• the predicted arrival time and related services may be deactivated for one level of service (e.g., normal) and maintained for other levels of service (e.g., priority or express). As such, the arrival prediction services for different levels may be selectively offered at different times.
  • the order management engine 306 charges a payment instrument associated with a user 204 when he/she places an order.
  • the order management engine 306 may transmit payment information to an external payment gateway or payment processor.
  • the order management engine 306 stores payment and transactional information associated with each order in a transaction records database 308 .
  • the order management engine 306 generates and transmits a search interface to a client device 110 of a user 204 for display via the customer mobile application 206 .
  • the order management engine 306 receives a query comprising one or more terms from a user 204 and retrieves items satisfying the query, such as items having descriptive information matching at least a portion of the query made by the user 204 .
  • the order management engine 306 uses item embeddings to retrieve specific items based on a received query. For example, the order management engine 306 generates an embedding for a query and determines the measures of similarity between the embedding for the query and item embeddings for various items included in the inventory database 304 .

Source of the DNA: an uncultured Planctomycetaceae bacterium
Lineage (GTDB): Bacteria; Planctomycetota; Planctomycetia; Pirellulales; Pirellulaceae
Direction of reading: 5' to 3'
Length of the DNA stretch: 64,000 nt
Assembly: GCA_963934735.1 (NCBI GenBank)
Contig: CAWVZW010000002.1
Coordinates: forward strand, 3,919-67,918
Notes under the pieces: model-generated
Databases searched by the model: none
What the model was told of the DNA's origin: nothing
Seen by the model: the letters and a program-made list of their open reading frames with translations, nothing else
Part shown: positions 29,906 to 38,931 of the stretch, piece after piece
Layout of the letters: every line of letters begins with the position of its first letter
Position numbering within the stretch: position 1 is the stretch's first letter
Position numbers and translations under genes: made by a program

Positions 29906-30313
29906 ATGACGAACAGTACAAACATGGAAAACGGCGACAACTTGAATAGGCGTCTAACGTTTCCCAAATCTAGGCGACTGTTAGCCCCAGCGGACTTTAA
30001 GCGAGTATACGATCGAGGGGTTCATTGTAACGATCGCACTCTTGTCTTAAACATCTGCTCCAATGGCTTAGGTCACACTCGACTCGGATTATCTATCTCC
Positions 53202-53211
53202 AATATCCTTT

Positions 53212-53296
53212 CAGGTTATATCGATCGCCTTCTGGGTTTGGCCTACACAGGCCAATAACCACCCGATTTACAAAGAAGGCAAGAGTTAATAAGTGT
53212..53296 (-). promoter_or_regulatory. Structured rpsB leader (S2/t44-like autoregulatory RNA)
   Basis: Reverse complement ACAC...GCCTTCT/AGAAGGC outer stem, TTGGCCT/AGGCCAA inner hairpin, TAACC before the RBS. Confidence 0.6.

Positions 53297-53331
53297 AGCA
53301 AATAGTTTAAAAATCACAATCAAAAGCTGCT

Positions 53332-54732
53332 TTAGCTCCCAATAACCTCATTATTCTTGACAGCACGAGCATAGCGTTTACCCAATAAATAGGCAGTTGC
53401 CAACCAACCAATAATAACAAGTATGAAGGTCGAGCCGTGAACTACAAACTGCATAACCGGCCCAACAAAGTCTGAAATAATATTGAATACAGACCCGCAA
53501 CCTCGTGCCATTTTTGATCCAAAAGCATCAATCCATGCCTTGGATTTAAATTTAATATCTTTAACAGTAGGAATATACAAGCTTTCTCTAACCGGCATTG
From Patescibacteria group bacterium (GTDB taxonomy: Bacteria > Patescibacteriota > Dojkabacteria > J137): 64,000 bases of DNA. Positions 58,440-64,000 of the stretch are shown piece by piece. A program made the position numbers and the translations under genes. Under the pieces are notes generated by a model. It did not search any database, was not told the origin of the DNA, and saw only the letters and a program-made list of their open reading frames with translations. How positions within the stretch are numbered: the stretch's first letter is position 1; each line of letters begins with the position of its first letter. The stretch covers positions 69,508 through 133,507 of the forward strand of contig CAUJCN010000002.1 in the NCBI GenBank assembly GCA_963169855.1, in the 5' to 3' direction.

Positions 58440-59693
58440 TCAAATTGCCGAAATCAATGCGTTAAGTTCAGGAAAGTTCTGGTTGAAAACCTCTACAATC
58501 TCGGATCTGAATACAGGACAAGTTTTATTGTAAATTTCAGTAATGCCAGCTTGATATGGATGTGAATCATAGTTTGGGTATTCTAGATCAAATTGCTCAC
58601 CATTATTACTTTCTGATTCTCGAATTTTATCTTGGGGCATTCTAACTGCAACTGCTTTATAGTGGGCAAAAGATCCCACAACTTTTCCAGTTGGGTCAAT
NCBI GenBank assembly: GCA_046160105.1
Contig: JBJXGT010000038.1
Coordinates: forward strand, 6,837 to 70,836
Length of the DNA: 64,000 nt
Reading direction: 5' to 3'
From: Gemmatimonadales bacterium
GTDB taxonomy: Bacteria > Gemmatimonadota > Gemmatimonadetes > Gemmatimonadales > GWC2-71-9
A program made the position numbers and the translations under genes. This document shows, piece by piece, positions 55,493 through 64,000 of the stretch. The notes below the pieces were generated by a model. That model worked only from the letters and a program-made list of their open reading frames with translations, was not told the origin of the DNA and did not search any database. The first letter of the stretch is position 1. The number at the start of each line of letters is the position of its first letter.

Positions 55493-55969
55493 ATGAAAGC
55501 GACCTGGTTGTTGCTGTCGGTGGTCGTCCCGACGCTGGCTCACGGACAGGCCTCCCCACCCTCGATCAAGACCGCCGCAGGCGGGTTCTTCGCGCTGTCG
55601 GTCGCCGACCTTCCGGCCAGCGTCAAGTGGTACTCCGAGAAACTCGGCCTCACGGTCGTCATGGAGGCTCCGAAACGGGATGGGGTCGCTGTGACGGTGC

• the order management engine 306 may use attributes, including predicted or inferred attributes, for scoring, filtering, or otherwise evaluating the relevance of items as responsive to the order query.
  • the attributes predicted i.e., inferred
  • the additional attributes of an item that may be predicted by the system may be used for a variety of purposes according to the particular embodiment, type of item, predicted attributes, etc.
  • attributes relevant to the order query may be determined from the order query.
  • the attributes may be explicitly designated or may be inferred from the order or from the user placing the order.
  • an order query may provide a text search for “milk” and specify that results to the query should include only items with the attribute “dairy-free.”
  • a particular user may be associated with dietary restrictions or other attribute preferences and indicate that the online concierge system 102 may automatically apply these preferences to queries or orders from that particular user.